Monday 18 April 2011

Global MC—Pearl Four

Resources for Good Practice

Christ the Pantocrator (The Almighty)
Opening image from chapter four.

We are exploring member care by using brief quotes from the book, Global Member Care: The Pearls and Perils of Good Practice (published February 2011). Drawing on the metaphor from Rev. 21:21, each quote is like a huge pearl--a pearl gateway--that allows us to enter more fully into the global field of member care.

Pearl Four
“In the context of complex humanitarian emergencies and the rigours of life in developing nations, aid workers arrive on the scene expecting to enhance life, not just to neutralise pain. Humanitarian work is, afterall, a celebration of life, not homage to death and despair. …International aid is a challenge to the power not only of hunger, war, and poverty, but to cynicism. Faith-driven or secular, the workers who bring aid…are the living embodiment of a human conviction that wrongs not only must be righted, but that they can be righted.” (p.1)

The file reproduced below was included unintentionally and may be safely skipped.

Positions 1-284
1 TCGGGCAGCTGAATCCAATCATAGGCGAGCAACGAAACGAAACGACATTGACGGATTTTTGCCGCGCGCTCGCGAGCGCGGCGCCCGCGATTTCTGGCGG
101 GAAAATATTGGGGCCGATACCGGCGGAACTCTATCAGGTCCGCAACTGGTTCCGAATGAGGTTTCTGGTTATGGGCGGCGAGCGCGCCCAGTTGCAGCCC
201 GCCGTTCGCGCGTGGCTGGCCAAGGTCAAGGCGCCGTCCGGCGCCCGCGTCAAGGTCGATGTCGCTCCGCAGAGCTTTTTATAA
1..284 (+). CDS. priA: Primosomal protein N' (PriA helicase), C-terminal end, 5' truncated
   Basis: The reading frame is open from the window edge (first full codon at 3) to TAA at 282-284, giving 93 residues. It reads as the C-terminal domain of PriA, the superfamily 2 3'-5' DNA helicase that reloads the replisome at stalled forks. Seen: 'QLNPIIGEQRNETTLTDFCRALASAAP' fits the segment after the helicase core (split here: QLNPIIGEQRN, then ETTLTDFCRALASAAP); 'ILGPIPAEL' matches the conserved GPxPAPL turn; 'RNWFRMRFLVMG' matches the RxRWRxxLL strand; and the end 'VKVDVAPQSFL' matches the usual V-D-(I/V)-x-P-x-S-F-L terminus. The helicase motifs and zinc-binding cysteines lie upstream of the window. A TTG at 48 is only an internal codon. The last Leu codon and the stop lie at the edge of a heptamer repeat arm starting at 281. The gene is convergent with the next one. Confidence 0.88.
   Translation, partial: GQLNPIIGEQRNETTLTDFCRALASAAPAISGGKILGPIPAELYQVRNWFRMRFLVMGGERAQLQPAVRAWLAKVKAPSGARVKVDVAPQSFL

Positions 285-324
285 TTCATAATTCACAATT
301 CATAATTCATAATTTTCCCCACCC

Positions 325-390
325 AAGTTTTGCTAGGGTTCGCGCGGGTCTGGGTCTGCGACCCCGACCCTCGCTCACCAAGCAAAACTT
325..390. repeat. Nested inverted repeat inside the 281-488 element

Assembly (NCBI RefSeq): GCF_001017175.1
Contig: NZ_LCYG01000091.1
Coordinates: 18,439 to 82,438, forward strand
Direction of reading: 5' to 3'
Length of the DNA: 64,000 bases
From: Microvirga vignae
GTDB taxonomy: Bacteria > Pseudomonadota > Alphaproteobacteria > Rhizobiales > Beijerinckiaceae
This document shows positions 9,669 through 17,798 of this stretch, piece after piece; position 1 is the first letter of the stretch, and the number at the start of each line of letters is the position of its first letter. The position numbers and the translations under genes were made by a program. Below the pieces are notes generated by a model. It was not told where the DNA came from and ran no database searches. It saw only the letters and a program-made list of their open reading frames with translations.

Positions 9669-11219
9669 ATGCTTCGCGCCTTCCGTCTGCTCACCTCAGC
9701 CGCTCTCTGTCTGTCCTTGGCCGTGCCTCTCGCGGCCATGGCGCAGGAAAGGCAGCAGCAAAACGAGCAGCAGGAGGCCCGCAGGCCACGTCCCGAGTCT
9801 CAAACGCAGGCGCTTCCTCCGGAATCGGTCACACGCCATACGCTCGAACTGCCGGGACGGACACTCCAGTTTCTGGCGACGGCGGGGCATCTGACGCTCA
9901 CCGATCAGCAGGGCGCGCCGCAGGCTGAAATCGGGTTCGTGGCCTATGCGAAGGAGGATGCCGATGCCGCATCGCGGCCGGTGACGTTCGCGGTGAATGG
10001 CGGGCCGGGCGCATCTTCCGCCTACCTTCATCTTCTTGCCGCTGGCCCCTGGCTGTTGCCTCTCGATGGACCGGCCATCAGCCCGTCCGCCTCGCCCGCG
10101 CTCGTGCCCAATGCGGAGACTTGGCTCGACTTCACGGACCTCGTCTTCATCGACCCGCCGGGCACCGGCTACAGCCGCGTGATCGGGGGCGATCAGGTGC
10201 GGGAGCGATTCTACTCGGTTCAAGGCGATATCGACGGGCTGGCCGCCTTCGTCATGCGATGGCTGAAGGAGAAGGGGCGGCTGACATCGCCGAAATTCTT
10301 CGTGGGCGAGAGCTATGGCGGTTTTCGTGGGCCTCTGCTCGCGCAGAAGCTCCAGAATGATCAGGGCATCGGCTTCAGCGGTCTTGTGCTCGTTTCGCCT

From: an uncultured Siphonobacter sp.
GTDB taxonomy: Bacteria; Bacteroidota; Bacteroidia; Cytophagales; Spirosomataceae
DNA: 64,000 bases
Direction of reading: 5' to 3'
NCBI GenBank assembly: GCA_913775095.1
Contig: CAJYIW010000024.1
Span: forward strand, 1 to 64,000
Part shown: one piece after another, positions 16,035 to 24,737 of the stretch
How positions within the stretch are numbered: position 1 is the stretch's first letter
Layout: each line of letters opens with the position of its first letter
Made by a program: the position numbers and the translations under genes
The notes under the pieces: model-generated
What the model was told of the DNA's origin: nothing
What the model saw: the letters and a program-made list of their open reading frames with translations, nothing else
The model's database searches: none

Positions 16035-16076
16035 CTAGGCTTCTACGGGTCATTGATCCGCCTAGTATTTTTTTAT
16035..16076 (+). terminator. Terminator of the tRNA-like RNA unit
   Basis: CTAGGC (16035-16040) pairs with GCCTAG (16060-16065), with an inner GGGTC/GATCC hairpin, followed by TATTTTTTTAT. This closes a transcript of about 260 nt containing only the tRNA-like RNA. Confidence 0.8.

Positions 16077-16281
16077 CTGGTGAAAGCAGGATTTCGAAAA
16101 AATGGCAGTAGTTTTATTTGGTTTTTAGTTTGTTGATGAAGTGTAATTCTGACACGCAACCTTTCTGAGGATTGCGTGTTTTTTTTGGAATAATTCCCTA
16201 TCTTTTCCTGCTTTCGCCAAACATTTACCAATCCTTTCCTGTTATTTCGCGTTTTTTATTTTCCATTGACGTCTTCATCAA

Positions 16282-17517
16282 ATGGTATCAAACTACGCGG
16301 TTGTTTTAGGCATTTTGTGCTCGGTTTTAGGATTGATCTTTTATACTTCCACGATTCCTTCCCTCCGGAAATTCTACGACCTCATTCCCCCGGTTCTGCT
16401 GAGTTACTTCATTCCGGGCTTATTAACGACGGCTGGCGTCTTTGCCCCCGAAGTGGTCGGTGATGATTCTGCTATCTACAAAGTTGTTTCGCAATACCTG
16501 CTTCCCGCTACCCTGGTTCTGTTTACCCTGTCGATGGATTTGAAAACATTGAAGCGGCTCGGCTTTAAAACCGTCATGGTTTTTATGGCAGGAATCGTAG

“…the objective of stress and trauma management is not merely to protect local and expatriate staff but to encourage them to grow, flourish, and sow the seeds of well-being among colleagues and communities in which they work and live…One of the most effective ways both to protect and to flourish is to maintain excellent social relationships within and outside the work environment. (p.5) …Our findings suggest that strong relationships afford the best protection in traumatic and stressful environments.” (p.6) John Fawcett, excerpts included from Stress and Trauma Handbook (2003)

Reflection and Discussion
**Recall one aspect of your life/work that relates to the quote above.

**Have a go at connecting the above quote with a current international area that interests/concerns you.

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